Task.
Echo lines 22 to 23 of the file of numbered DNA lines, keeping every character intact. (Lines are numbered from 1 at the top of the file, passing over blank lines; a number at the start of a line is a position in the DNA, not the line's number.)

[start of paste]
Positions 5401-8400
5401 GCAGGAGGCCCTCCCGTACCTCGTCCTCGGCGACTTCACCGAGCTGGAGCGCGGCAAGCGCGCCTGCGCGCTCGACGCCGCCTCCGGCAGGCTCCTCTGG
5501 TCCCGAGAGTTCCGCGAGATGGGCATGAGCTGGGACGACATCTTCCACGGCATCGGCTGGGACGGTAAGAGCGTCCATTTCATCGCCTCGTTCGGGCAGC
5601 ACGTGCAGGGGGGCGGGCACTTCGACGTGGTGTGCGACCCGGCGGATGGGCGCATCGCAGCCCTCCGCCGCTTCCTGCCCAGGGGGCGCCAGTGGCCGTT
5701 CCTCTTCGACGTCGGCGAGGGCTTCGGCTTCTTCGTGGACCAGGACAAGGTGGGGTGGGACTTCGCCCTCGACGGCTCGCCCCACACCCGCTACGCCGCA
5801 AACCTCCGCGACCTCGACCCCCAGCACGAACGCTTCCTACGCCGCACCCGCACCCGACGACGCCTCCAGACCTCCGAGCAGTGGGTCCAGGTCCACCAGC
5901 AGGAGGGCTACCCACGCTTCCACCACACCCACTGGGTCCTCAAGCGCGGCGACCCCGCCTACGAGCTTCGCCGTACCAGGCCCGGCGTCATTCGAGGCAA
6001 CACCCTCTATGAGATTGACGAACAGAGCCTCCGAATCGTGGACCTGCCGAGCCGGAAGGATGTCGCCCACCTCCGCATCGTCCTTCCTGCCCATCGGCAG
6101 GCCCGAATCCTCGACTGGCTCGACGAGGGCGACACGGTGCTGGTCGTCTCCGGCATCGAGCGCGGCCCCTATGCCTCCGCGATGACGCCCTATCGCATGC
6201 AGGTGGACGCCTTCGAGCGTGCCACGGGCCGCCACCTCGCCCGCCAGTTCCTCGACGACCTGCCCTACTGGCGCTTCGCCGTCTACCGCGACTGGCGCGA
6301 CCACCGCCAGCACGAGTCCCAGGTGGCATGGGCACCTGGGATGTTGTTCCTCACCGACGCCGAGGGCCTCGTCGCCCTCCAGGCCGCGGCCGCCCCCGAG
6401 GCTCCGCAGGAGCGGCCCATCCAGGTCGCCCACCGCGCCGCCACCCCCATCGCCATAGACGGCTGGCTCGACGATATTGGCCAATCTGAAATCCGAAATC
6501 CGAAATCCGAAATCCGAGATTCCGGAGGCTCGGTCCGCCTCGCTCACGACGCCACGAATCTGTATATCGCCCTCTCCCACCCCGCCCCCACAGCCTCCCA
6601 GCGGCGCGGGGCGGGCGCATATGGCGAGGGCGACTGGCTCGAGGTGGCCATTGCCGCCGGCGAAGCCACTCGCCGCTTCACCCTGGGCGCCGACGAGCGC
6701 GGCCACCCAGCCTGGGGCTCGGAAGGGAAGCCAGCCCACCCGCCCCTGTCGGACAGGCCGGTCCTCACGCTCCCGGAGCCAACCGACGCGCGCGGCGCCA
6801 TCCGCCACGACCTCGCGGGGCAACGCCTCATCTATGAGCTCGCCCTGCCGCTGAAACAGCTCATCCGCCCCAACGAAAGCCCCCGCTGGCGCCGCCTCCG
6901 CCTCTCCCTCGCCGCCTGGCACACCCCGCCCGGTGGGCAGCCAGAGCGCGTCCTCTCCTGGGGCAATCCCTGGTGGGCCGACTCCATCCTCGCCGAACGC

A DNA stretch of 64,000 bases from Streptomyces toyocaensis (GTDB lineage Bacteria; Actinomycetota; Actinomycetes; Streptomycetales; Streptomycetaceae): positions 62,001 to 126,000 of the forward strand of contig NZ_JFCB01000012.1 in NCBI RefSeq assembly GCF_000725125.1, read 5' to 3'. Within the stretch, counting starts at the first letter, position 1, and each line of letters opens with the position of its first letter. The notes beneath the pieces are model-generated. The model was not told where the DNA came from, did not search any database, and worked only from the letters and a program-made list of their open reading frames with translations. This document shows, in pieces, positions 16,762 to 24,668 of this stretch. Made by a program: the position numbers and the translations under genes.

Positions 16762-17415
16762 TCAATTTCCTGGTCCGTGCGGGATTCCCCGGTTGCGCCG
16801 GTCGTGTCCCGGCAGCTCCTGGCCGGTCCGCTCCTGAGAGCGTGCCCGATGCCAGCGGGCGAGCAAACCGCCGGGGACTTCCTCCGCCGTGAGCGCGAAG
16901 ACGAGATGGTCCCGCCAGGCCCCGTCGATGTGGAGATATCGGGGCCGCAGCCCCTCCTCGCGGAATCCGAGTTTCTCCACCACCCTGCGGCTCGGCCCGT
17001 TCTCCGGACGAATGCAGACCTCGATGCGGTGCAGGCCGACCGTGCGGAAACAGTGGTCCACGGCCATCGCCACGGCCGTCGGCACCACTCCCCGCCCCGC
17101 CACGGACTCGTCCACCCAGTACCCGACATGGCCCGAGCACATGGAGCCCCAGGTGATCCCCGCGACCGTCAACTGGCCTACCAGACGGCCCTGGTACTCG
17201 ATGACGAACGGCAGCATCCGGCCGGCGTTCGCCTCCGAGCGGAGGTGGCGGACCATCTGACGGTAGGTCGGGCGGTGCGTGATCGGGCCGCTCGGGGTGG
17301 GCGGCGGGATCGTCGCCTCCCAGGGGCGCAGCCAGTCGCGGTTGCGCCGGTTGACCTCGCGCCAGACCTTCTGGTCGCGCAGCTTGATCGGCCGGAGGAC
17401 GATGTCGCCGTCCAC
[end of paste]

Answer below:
16901 ACGAGATGGTCCCGCCAGGCCCCGTCGATGTGGAGATATCGGGGCCGCAGCCCCTCCTCGCGGAATCCGAGTTTCTCCACCACCCTGCGGCTCGGCCCGT
17001 TCTCCGGACGAATGCAGACCTCGATGCGGTGCAGGCCGACCGTGCGGAAACAGTGGTCCACGGCCATCGCCACGGCCGTCGGCACCACTCCCCGCCCCGC